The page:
Island Lake woman sentenced to probation in 2016 revenge porn case

  • Bethany Austin of Island Lake, left, hugs friend Deirdre Reishus after hearing McHenry County Judge Michael Coppedge sentenced her to one year of conditional discharge and 100 hours of community service for printing and distributing sexually explicit photos that her fiancé received from another woman. The case challenged Illinois' revenge porn laws in front of the Illinois Supreme Court.

    Bethany Austin of Island Lake, left, hugs friend Deirdre Reishus after hearing McHenry County Judge Michael Coppedge sentenced her to one year of conditional discharge and 100 hours of community service for printing and distributing sexually explicit photos that her fiancé received from another woman. The case challenged Illinois' revenge porn laws in front of the Illinois Supreme Court. Matthew Apgar/Shaw Media

 
 
Updated 6/25/2021 8:53 AM

An Island Lake woman was sentenced Thursday to conditional discharge for printing and distributing sexually explicit photos that her fiancé received from another woman.

McHenry County Judge Michael Coppedge sentenced 44-year-old Bethany Austin to one year of conditional discharge in a case that challenged Illinois' revenge porn laws in front of the Illinois Supreme Court.

 

In addition to her conditional discharge, a form of nonreporting probation, Austin must complete 100 hours of community service, Coppedge ordered.

"I'm thankful to the judge," Austin said after court Thursday. "He showed some compassion."

Austin cried ahead of her sentencing Thursday as she asked for leniency.

"I am remorseful, and I am truly embarrassed of my actions," she said.

Coppedge found Austin guilty in April of nonconsensual dissemination of a sexually explicit image. According to the judge's ruling, Austin should have known the photographs she discovered on her now ex-fiancé's iPad in 2016 were not intended to be shared.

Austin was charged in 2016 under Illinois' "revenge porn" law after she mailed to friends and family a four-page letter that included screenshots of text messages and explicit photos of another woman she had found on her fiance's iCloud account, court records show. Austin had found the messages shortly before the couple split up, and she had mailed the messages and photos months later.

by signing up you agree to our terms of service
                                                                                                                                                                                                                       
 

She had hoped the letter and its contents would dispel rumors, which she believed her ex-fiancé was spreading about the breakup, her attorneys said.

In 2018, McHenry County Judge Joel Berg ruled Austin was exercising freedom of speech by sharing the photos.

Later that year, however, the majority of Illinois Supreme Court justices agreed that disseminating sexual images without consent is not a right protected by the First Amendment and the case was returned to McHenry County.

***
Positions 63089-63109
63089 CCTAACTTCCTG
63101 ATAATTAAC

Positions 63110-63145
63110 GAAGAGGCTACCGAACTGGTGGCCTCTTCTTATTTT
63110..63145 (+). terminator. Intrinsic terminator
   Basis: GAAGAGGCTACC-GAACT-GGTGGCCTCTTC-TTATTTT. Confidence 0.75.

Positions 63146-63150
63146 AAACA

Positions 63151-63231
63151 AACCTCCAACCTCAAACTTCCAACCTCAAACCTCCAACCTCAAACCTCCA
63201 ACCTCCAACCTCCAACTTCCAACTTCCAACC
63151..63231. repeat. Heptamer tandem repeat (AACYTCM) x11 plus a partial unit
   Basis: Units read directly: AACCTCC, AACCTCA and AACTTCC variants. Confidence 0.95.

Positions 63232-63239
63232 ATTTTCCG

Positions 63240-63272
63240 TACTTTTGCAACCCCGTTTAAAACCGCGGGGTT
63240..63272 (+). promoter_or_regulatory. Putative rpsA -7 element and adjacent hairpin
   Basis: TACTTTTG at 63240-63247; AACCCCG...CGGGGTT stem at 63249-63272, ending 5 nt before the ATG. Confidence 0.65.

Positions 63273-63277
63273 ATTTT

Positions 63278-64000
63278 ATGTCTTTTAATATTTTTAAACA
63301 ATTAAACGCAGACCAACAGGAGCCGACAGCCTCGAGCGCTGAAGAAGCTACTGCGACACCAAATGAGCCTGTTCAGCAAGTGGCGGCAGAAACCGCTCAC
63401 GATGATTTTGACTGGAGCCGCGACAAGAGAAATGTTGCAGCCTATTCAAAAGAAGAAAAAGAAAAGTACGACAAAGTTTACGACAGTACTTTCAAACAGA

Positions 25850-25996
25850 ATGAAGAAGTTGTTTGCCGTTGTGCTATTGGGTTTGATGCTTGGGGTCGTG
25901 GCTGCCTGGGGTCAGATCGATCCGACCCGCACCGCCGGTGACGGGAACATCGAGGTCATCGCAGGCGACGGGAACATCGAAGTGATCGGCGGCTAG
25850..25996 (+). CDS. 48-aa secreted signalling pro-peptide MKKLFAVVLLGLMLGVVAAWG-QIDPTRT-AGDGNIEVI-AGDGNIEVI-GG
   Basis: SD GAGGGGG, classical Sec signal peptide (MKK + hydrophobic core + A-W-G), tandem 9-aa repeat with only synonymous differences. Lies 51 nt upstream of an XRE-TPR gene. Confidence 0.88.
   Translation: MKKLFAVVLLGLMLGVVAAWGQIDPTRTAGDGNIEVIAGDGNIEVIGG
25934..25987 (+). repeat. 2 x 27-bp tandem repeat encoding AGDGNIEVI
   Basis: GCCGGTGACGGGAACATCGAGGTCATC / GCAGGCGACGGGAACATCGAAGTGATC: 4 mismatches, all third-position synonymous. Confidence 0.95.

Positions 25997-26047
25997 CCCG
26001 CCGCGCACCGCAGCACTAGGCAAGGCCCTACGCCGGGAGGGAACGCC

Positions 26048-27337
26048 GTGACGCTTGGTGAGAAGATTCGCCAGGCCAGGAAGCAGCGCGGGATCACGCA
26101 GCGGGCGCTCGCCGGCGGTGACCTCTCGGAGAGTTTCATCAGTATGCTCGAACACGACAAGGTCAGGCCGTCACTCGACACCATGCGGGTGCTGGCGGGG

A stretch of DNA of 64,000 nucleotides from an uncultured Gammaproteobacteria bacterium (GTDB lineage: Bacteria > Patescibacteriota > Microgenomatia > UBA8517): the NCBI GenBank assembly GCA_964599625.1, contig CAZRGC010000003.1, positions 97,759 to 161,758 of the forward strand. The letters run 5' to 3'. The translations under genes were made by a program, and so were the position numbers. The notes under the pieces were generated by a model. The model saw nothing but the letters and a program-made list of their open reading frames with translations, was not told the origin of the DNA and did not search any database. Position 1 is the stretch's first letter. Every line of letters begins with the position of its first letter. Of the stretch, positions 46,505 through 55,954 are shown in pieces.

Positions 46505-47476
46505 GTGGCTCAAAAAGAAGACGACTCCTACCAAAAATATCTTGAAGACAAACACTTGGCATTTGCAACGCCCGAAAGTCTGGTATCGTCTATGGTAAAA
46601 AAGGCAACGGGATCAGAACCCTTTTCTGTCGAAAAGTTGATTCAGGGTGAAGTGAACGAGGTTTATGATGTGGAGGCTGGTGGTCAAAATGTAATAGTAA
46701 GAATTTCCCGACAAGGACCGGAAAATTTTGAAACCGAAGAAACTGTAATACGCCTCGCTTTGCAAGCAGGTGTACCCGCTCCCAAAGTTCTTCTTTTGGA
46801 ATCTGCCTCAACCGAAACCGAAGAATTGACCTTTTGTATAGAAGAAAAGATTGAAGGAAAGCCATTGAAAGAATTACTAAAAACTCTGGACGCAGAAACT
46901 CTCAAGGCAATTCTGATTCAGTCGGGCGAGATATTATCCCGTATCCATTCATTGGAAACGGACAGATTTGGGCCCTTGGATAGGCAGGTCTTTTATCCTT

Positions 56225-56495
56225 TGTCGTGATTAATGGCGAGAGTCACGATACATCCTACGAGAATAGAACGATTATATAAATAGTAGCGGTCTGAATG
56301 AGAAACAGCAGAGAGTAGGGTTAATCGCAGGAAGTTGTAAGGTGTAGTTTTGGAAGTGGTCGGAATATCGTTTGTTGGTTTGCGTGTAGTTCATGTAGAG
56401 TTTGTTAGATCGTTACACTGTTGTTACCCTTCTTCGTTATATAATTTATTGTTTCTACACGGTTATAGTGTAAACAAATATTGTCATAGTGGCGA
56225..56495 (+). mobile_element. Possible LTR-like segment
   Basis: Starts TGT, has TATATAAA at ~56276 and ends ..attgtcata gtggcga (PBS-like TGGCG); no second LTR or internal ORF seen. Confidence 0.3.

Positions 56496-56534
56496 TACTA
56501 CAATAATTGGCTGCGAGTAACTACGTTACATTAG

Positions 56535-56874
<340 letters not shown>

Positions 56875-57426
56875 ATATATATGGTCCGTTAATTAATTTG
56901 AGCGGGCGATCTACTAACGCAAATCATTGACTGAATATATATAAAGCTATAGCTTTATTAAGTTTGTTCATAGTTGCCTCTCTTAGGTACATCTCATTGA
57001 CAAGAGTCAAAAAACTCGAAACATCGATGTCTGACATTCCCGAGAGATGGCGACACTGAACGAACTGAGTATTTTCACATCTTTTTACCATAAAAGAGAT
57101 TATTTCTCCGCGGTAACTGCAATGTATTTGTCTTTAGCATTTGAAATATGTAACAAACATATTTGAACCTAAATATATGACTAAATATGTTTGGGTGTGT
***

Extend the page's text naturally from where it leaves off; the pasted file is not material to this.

Still, Austin's attorneys argued at trial that it was a "natural and expected outcome" that she would share the images and claimed Austin had a "lawful right" to do so in an attempt to defend her reputation.

"It's clear from the evidence that Bethany was not the aggressor in this situation," one of Austin's attorneys, Wayne Giampietro, said in court.

                                                                                                                                                                                                                       
 

The state's revenge porn laws were fairly new at the time of Austin's arrest, Coppedge said. The judge went on to say Austin "acted under strong provocation" and is unlikely to reoffend.

"You are without question a good person who made a bad decision," he said.

Coppedge came to that conclusion after reading several letters that Austin's acquaintances wrote on her behalf. Although Coppedge said letters in those vein often read as "superficial," the judge found Austin's particularly convincing.

The letters, which were not read in open court, served as "deep" and "sincere" reflections of Austin's character, Coppedge said, citing mention of her community involvement.

McHenry County Assistant State's Attorney Kyle Bruett, however, claimed there are two versions of Austin. Although she might be the person described in those letters, Austin also is someone who might respond "to put it lightly, inappropriately," in moments of stress, Bruett said.

The prosecutor declined to comment on Austin's sentence after court Thursday.

0 Comments
                                                                                                                                                                                                                       
 
Article Comments
Guidelines: Keep it civil and on topic; no profanity, vulgarity, slurs or personal attacks. People who harass others or joke about tragedies will be blocked. If a comment violates these standards or our terms of service, click the X in the upper right corner of the comment box. To find our more, read our FAQ.